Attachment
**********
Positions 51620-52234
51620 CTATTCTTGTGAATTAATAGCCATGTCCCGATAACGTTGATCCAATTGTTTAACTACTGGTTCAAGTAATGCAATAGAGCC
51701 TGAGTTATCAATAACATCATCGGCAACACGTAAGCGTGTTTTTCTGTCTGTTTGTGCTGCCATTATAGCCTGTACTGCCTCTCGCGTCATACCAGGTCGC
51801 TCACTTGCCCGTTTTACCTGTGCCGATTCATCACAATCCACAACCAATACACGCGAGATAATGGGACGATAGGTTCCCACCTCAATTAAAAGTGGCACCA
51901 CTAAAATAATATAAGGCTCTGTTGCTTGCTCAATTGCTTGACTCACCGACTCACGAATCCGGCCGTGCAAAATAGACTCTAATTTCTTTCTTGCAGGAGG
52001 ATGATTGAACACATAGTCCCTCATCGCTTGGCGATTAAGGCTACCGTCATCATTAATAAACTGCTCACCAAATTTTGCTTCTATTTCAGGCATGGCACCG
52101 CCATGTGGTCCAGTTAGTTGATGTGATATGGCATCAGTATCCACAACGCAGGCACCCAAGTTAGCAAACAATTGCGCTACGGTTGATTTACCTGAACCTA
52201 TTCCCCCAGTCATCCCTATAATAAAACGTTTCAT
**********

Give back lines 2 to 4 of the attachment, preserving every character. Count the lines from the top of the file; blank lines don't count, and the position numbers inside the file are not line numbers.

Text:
51620 CTATTCTTGTGAATTAATAGCCATGTCCCGATAACGTTGATCCAATTGTTTAACTACTGGTTCAAGTAATGCAATAGAGCC
51701 TGAGTTATCAATAACATCATCGGCAACACGTAAGCGTGTTTTTCTGTCTGTTTGTGCTGCCATTATAGCCTGTACTGCCTCTCGCGTCATACCAGGTCGC
51801 TCACTTGCCCGTTTTACCTGTGCCGATTCATCACAATCCACAACCAATACACGCGAGATAATGGGACGATAGGTTCCCACCTCAATTAAAAGTGGCACCA